Email: amalsharief@gmail.com
AbstractCurbing the global environmental threats become
a worldwide issue. Over the years, significant scientific
evidences emerged that highlighted the relationship between
massive industrialization and global environmental threats.
For this reason, all types of industrialization are undergoing
radical re-engineering; the aim is to manufacture goods and
services that are efficient, safer and environmental-friendly.
In terms of software industry, sustainable software
engineering has become a hot research topic; it spans
sustainability issues in all stages of software life cycle. This
paper proposes a design rationale model for human-
computer interaction design. The proposed model is an
adaptation of the QOC deliberation model, where green
computing guidelines are used as criteria for the evaluation
of interface design decisions. As part of the collaborative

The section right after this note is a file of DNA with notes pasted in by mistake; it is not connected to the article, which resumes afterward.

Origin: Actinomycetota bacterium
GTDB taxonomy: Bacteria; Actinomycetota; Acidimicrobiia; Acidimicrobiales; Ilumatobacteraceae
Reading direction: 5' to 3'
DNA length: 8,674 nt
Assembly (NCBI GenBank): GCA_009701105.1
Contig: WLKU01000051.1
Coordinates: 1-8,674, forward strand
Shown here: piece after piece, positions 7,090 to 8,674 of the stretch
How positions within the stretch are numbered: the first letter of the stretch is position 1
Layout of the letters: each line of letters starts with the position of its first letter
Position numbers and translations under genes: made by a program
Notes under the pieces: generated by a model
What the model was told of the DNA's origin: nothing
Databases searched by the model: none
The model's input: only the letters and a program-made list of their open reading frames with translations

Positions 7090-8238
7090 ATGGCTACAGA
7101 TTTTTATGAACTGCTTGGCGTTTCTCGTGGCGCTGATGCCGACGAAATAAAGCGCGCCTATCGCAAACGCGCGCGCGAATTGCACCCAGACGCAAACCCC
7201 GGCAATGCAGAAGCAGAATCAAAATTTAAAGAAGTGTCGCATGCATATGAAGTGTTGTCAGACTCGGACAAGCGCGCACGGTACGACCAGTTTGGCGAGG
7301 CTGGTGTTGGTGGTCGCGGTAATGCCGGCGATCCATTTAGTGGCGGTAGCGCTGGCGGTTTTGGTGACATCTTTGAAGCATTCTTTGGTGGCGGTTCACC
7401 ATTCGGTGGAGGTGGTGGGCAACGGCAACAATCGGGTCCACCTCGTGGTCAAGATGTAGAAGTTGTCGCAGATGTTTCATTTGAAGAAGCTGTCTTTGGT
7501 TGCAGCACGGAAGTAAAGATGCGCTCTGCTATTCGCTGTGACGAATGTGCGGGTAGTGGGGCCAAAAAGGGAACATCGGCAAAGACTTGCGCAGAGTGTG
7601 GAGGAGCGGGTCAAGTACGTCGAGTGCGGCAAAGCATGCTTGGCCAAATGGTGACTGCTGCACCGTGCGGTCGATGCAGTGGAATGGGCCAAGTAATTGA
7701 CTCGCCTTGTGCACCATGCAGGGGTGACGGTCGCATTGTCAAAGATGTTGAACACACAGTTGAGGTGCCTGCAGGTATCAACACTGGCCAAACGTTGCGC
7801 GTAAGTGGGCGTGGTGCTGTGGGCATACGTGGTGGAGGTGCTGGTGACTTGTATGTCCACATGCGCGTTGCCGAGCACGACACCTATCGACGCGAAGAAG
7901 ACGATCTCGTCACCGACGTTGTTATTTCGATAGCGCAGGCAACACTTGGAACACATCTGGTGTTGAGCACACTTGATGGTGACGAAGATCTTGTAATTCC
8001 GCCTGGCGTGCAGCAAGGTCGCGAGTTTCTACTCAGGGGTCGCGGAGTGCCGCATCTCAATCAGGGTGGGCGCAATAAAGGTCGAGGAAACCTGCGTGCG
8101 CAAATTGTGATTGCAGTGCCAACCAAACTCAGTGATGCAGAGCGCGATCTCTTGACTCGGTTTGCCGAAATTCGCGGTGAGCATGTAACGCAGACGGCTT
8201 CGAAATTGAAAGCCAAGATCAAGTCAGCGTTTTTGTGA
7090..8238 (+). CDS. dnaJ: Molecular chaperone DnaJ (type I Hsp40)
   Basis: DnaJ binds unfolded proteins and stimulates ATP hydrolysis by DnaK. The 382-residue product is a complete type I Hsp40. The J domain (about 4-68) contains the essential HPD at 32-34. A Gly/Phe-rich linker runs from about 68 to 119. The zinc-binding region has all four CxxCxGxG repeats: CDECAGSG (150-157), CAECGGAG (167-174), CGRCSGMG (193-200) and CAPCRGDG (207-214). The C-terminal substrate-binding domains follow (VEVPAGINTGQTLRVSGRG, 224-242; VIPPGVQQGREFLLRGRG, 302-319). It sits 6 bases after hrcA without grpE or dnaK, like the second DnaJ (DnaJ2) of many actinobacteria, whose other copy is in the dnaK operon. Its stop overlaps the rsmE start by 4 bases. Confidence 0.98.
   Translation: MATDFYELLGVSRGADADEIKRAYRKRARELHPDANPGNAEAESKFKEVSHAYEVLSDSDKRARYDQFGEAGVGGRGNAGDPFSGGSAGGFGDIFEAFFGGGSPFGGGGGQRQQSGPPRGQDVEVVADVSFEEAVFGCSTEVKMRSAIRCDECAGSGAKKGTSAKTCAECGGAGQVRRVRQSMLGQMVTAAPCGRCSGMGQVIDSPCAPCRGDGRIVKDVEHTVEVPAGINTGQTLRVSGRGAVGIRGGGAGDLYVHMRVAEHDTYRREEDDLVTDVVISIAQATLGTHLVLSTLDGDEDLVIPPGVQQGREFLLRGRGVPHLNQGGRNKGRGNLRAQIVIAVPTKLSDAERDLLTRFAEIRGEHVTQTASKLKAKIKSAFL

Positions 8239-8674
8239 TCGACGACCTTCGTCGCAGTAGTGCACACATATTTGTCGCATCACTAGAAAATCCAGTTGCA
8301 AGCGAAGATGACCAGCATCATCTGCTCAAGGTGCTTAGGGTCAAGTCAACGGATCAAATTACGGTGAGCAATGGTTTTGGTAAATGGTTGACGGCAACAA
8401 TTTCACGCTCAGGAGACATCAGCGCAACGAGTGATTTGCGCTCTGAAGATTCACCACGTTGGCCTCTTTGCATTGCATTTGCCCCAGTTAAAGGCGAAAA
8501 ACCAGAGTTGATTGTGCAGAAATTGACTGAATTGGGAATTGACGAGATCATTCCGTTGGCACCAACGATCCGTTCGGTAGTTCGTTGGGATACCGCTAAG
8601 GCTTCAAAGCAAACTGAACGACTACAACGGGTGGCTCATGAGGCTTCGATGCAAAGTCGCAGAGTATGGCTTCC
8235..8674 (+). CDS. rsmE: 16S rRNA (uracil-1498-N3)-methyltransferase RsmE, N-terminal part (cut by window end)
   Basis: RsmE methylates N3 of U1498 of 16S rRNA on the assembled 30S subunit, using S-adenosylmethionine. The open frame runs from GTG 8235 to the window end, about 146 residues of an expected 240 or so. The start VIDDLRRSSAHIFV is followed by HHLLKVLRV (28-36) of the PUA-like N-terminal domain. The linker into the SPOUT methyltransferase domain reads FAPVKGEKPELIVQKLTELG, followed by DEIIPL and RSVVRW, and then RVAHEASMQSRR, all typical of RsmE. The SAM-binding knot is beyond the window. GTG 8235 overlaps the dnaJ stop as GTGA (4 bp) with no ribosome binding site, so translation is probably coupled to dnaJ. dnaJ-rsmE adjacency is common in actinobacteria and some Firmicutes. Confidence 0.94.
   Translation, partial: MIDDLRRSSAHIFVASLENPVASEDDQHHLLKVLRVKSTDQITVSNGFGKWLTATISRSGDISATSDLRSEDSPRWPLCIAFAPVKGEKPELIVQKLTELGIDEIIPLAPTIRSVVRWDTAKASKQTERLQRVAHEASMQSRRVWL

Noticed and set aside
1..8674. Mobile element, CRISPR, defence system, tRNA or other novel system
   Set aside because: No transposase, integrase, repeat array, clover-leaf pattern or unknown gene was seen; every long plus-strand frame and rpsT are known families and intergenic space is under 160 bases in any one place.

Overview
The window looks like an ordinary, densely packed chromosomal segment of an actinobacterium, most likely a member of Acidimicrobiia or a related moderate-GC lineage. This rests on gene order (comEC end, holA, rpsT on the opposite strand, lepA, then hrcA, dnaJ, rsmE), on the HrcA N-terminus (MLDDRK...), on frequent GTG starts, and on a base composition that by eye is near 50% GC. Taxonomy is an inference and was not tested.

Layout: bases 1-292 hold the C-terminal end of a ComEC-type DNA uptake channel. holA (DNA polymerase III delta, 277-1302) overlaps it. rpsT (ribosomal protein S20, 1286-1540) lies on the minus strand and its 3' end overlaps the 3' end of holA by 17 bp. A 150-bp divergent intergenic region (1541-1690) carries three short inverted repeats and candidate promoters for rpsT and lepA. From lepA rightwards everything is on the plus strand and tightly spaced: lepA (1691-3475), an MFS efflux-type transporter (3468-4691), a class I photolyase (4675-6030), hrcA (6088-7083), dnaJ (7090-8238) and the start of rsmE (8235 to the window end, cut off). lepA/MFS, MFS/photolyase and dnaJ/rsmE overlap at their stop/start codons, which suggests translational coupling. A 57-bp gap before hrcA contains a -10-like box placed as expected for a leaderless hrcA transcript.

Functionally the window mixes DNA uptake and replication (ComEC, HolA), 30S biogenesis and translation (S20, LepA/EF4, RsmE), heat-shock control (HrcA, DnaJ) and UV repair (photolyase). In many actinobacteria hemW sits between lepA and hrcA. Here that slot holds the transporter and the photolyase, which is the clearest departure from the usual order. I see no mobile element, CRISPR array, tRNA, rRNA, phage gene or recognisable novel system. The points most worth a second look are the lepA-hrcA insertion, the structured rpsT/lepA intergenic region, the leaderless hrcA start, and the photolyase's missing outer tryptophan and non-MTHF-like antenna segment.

decision making process pertaining interactions design
decisions, we believe that there is a need to provide
designers with contextual guidance that help to construct a
shared mental model about the design problem, and how it
is influenced by the recommendations of the Green IT
campaign. For this reason, we incorporated the Green
computing guidelines within the elements of the proposed
design rationale model. The paper is also presenting a
prototypical implementation of the proposed model.
Index Termsgreen computing, sustainable software,
design rationale, knowledge reuse, greenhouse effects
I. INTRODUCTION
Human-Computer Interaction (HCI) is a research topic
that overlaps with human, technology and environmental
issues. Though there are extensive researches on
sustainability issues in many disciplines, but there is little
written specifically about sustainability and interaction
design in the main corpus of the HCI literature [1]. Since